Dear Readers, a few weeks ago I discovered, to my astonishment, that London is home to several peat bogs. What on earth are they doing here? I associate them with the bleak, wet, windswept north-western coast of Scotland, or with parts of Ireland. But as I read further, I found that peat bogs were once widespread across the whole of the country. However, as land has been drained for building and for industry, and as the peat was dug out for fuel and latterly for compost, these habitats have dwindled to a few sites. The best are in the south of the capital, but on Bank Holiday Monday I decided to explore the bog closest to my home patch, Rowley Green Common at Arkley in the London Borough of Barnet. This tiny patch of bog is said to be home to Star Sedge, Nodding Bur-Marigold and Lesser Spearwort, although this early in the year I was not holding my breath.
You would think that a bog would be a fairly easy thing to find, if only because you would suddenly find yourself up to your knees in mud. But no. There is a problem in this nature reserve, and it is that the areas of bog are gradually being colonised by other plants, like willow saplings for example.
I love bogs: there is something about their claggy serenity that piques my imagination. I would not be surprised to see a green figure made entirely of sphagnum moss emerge from the sediment and dance amongst the reeds. However, he would have a problem here, there being no obvious sphagnum moss at all.
Sphagnum moss is the building block of a bog. As you might remember from a previous post about moss, it can absorb large quantities of water, like a sponge. This helps to keep the water table high, normally making bogs wetter than their surroundings. Layers of moss and other water plants grow on top of the sphagnum, and the lower layers slowly decay and turn into peat, at a rate of only two millimetres a year. The mossy mounds that we see in bogs are a result of this process. Here in Rowley Green, I saw only one such mound, stranded high and dry amongst the brambles, though there were probably more hidden from view.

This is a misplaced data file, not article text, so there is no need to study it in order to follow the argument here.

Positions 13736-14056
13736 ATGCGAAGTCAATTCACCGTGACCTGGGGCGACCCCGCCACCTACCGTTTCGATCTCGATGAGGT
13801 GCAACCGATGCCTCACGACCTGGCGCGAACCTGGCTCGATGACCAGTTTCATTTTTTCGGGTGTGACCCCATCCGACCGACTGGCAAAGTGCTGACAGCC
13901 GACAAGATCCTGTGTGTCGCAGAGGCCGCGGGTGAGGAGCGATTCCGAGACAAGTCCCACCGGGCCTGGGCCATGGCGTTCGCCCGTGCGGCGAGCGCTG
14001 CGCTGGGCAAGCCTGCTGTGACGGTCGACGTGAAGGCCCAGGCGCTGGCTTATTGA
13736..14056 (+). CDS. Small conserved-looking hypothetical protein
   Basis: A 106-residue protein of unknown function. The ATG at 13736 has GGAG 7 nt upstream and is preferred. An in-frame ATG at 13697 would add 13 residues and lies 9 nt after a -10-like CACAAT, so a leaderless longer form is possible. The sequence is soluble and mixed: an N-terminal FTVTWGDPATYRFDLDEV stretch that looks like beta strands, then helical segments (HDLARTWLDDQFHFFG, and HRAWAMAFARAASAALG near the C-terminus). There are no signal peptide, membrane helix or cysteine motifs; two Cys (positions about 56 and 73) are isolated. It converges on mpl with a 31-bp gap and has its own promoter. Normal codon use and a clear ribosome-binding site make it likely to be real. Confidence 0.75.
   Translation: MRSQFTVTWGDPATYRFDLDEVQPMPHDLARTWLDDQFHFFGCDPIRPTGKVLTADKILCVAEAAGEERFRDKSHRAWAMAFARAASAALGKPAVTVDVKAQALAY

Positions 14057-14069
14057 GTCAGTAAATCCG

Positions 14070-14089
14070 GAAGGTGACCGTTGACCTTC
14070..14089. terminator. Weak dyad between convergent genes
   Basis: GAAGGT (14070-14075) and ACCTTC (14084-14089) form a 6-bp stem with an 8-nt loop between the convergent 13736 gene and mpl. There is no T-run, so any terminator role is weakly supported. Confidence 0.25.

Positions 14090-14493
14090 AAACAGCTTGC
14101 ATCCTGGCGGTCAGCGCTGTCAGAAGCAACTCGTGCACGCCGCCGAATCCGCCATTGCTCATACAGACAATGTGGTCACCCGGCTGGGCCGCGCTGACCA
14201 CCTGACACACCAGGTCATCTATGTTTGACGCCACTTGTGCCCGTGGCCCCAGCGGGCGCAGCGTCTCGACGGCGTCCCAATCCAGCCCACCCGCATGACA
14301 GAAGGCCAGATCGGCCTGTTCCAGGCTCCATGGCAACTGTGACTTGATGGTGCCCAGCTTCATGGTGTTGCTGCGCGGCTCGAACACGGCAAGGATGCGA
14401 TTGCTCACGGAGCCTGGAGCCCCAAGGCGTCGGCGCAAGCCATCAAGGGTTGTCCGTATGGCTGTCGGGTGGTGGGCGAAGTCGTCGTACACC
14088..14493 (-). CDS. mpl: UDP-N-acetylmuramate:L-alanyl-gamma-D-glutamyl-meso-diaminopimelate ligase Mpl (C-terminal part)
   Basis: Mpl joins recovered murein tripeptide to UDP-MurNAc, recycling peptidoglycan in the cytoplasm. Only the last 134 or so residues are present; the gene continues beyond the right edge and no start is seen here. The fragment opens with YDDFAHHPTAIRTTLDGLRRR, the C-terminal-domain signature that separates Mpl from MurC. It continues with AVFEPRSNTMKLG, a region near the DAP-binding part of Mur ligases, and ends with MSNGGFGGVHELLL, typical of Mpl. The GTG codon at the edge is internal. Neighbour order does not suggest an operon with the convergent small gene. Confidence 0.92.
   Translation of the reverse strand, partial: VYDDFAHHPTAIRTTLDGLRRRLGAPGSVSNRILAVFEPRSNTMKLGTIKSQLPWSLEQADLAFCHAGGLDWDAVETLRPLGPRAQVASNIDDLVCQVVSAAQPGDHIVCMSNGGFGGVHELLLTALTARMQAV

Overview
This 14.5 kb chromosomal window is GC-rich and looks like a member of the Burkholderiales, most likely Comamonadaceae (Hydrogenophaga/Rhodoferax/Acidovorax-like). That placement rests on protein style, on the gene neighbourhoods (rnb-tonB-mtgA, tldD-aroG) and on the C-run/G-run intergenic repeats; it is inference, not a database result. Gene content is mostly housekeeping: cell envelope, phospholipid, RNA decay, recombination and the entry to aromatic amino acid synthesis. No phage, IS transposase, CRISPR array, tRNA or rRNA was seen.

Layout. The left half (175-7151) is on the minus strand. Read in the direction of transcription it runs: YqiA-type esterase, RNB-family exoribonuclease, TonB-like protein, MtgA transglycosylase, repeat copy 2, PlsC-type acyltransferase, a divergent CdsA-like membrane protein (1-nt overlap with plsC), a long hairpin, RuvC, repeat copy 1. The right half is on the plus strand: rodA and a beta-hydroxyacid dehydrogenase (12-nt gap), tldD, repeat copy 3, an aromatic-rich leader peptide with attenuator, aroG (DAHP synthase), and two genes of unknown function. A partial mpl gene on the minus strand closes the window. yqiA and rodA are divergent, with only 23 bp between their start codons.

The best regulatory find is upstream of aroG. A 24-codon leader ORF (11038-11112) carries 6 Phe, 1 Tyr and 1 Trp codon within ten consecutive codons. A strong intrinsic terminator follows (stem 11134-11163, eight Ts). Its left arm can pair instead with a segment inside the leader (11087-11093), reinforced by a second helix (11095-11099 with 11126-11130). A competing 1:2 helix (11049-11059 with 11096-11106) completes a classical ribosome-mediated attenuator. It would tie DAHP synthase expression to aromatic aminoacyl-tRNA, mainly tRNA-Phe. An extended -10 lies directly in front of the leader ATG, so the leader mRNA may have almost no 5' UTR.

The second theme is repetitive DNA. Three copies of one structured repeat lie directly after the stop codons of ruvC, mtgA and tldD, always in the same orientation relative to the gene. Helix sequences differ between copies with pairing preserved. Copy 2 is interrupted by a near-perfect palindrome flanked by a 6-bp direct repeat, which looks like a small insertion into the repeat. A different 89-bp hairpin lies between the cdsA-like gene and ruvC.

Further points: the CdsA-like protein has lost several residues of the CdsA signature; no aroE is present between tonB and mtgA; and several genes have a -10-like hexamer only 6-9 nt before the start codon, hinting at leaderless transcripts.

In the past, the boggy area here was much larger – until World War Two the area was kept open by grazing cattle, preventing the encroachment of the scrub and forest. Small-scale gravel extraction also opened a series of ponds, which helped with the boggy environment. But now, this little patch of wetland is under siege on all sides. To one side, there is a golf-club, with a huge, dark cherry-laurel and rhododendron hedge along the boundary with the reserve.
Furthermore, there is a huge rhododendron growing right in the middle of one of the boggy areas.
We tend to think that forests and bogs and heathlands can be left to look after themselves, but most kinds of habitat have a desire to move on. Every pond, in its heart, wants to become a bog. Grassland wants to become a forest. The only reason that it doesn’t is because there is some resource constraint or very particular environmental factor, or because humans intervene. In Coldfall Wood, coppicing has changed the environment and increased the number of species that will survive. Here in Rowley Green Common, it will take some active management to make sure that this little bog doesn’t disappear altogether, along with the unusual species of plant and invertebrate that depend on it. It reminds me of the importance of local Friends groups who keep an eye on their local wild spaces – Hertford and Middlesex Wildlife Trust seem to have Rowley Green as part of their remit, but they have a huge area to look after. In all our time at the reserve, we didn’t see a single other person. Ironically, although an unvisited reserve may be good for the plants and wildlife, it might also mean that no one cares enough to save it when things start to go wrong. And surely the only peat-bog in Barnet is worth saving.
To read more on the Peat Bogs of London, have a look at this excellent piece by the London Wildlife Trust.